“You know Jesus,” I say simply, gesturing in his direction. “Wanna join us?”
W fix her attention on Jesus. Her face blanks for a moment. And then she remarks, “that’s not Jesus.”
“Sure he is,” I retort, “why wouldn’t he be? Jesus, show her your hands.”
W is adamant. She sticks her chin out and exerts, “I know Jesus. That’s not Jesus.” Cocky confidence radiate off her voice.
“Of course that’s Jesus. Duh, I’ve known him my entire life.” Abuden. Frustration well up inside of me.
I tilt my head to face Jesus. “Jesus?”
Jesus stares at me with wide eyes, a busted look on his face. He purse his lips and shake slightly, looking a lot like a deer in headlights.
Suddenly, he leaps from his seat! Flinging our last piece of tandoori chicken in the air, he sprints out of the mamak, sandals pounding the tiled floor.
“Jesus!” I shout after him. “JESUS!”
W just wrinkles her snooty nose and says, “I’m telling you, that’s not Jesus. I know Jesus and that’s not Jesus.”
I need to get a closer look at my Jesus. I’ve been hanging out with this man I call Jesus since I was a toddler, and now you’re telling me he’s NOT Jesus?!
“JESUS!!!” I shout again after my Jesus. He’s quickly disappearing from sight, weaving between parked cars as he raced towards the next block of suburban shop lots.
I throw a RM50 note at the shocked uncle behind the counter and yell over my shoulder “simpan change boss! Saya nak tangkap Jesus!”
Without a second to lose, I run out of the mamak, my Converse squeaking. Thank God for clever foresight with footwear.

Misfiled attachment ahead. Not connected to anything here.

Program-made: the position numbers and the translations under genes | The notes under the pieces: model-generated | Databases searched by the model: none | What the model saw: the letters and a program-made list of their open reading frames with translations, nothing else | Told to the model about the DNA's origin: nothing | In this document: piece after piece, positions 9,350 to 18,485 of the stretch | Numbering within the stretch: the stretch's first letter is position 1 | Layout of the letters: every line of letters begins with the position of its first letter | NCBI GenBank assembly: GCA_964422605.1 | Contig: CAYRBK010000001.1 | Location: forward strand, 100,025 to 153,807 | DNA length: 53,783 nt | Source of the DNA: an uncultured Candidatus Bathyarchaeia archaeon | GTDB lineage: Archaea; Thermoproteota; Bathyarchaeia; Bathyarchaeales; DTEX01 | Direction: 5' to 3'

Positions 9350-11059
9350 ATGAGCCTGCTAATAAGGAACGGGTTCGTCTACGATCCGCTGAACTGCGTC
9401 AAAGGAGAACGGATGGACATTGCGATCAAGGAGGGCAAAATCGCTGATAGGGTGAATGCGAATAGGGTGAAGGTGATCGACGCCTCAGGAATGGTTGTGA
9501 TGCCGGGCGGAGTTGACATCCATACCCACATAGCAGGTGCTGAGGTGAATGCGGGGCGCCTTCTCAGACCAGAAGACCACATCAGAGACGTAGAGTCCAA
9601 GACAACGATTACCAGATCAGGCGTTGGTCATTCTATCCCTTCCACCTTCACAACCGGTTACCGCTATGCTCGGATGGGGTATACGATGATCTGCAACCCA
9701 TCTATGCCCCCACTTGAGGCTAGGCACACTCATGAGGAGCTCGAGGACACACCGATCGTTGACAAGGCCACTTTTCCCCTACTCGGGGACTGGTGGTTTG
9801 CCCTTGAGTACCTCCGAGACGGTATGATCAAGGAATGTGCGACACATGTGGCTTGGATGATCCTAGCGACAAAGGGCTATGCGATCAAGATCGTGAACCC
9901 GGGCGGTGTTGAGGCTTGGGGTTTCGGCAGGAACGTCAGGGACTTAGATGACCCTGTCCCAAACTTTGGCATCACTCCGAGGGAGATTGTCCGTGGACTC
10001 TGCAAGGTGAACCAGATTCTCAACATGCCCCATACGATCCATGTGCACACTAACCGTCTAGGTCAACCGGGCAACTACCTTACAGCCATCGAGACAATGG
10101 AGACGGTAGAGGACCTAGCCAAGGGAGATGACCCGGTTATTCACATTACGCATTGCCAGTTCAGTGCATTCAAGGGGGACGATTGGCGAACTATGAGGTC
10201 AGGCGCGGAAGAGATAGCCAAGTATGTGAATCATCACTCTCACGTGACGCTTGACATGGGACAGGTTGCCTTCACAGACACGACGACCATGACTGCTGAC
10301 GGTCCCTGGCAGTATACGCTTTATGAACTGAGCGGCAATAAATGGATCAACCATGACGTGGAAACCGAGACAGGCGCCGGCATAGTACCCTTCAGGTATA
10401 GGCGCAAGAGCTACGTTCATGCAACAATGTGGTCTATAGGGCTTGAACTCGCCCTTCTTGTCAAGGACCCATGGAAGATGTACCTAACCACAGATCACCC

Jesus may’ve had a head start, but I know this neighbourhood like the back of my hands- then again he’s supposed to be omniscient, so I’ll call our odds even. I pumped my arms as I dashed in the direction where Jesus was last sighted. Maybe I should’ve ran along the sidewalk, but there was a crowd, so I liked my chances with the cars. This proved to be a bad idea.
Running into traffic is always a bad idea, I learned this when I nearly collided with a white Proton Saga. The driver honked angrily. I slammed his bonnet, threw my arms in the air, and mouthed “rilek la”. Ugh, no chill.
That’s when I spotted Jesus.
And he spotted me. All that honking gave my position away. Jesus heard the commotion, and had turned his head in curiosity.
Our eyes meet across a stream of cars.
His middle eastern features crease with worry.
“JEESSSUUUSS!!!! WAIT FOR ME!!!!!” I screamed.
I set off again… and stepped right into a giant puddle. That’s the problem with Ara Damansara. Every time it rains- as it did last night- the entire area becomes Atlantis. The drainage system could use some work, really, take note MP-whom-I-voted-for-but-won’t-name.
The water slowed me down, but I am not stopped. I take another step, and another, and another…